Judge dismisses library Internet filtering suit in California
Federal law insulates a public library from being sued for failing to install blocking software on its computers with Internet access, a California state judge ruled last week.
The judge dismissed the claims of a woman who sued the city of Livermore last May after discovering that her 12-year-old son downloaded pornographic pictures off the Internet at the public library.
She said the library's refusal to install blocking software on its computers constituted a public nuisance and a waste of public funds. In Kathleen R. v. City of Livermore, she sought an injunction to prohibit the library from continuing to allow unfettered access to the Internet.
City attorneys responded that a section of the Communications Decency Act of 1996 provided public libraries immunity for content on the Internet. Two subparts of Section 230 of the CDA provide:
- “No provider or user of an interactive computer service shall be treated as the publisher or speaker of any information provided by another information content provider.”
- “No cause of action may be brought and no liability may be imposed under any state or local law that is inconsistent with this section.”
In court papers, the city attorney's office argued that Section 230 pre-empts “any state law cause of action that would make an Internet service provider liable for information originating with a third party.”
City attorneys said in court papers that another provision of Section 230 made it clear that a library was to considered an “interactive service provider” entitled to the protections of the law.
That section defines the term “interactive computer service” as “any information service, system, or access software provider that provides or enables computer access by multiple users to a computer server, including specifically a service or system that provides access to the Internet and such systems operated or services offered by libraries or educational institutions.”
California Superior Court Judge George Hernandez agreed with the city attorneys. Last Tuesday, Hernandez issued a tentative ruling one day before scheduled oral arguments that found Section 230 prevented the city from being sued under state law claims.
Hernandez issued the same ruling after hearing the parties' arguments on Wednesday.
Michael Millen, attorney for Kathleen R., told CNET: “I think the judge was definitely legally in error. They certainly have won round one of probably what's a three or four round battle. I would say that any sort of lawsuit based on obscenity, whether criminal or civil, is left untouched by the CDA. The judge did not agree with that. But I believe the law is clear.”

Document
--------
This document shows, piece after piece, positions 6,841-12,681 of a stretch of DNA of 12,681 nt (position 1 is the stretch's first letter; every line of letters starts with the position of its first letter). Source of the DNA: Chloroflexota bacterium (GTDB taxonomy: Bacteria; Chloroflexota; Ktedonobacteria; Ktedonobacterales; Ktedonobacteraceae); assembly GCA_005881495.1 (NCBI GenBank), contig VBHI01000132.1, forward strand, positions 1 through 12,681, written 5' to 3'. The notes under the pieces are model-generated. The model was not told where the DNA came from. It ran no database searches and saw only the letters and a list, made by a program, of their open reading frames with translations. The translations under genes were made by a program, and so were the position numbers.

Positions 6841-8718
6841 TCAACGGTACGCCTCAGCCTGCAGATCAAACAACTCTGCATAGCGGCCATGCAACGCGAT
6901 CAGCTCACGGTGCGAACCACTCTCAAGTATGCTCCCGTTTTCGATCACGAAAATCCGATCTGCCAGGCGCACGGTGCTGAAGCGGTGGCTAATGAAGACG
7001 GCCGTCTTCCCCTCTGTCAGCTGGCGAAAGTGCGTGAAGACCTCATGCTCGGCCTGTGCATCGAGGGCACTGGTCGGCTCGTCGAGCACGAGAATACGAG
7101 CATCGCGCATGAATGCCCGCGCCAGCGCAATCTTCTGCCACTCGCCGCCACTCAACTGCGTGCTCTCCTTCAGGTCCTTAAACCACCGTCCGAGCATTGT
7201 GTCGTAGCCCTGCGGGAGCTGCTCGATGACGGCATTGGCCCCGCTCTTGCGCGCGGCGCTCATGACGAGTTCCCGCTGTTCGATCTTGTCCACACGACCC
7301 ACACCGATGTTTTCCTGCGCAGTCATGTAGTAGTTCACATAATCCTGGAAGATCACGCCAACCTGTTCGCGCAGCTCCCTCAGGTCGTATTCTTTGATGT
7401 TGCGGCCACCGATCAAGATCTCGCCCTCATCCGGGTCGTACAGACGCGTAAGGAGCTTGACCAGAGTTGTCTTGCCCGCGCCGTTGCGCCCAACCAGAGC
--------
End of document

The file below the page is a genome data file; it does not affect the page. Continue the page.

David Burt, president of the pro-filtering group Filtering Facts, called the dismissal of the lawsuit based on Section 230 “outrageous.”
“I do not think Congress intended, when it passed the Communications Decency Act, to give libraries a free pass to provide children with pornography,” he said.
Larry Ottinger, a senior staff attorney with the People for the American Way, which filed a friend-of-the-court brief along with the American Civil Liberties Union in the case, said the judge made “absolutely the right decision.”
“It is outrageous that libraries would be required to filter out information,” Ottinger said. “Congress, in enacting this portion of Section 230, specifically intended that public libraries not be held liable for information carried over the Internet that they did not create.”
Burt said that “the silver lining here is that maybe this decision will help spur Congress to pass a version of the McCain or Istook bills that require public schools and libraries to provide some blocking software.”
Ottinger said those filtering bills are both a “waste of money” and a “travesty.”
If she chooses to proceed with the case, Kathleen R. can either appeal the judge's decision or amend her complaint to file constitutional law claims, rather than the state law nuisance claims that were dismissed.
Assistant city attorney Dan Sodergren said an amended complaint alleging constitutional law claims would fail for two reasons. “First, we didn't do anything, so there is no state action,” he said. “Secondly, even if there is some sort of state action, I don't know a constitutional theory upon which the plaintiff could rely.”
A call placed to Millen was not returned.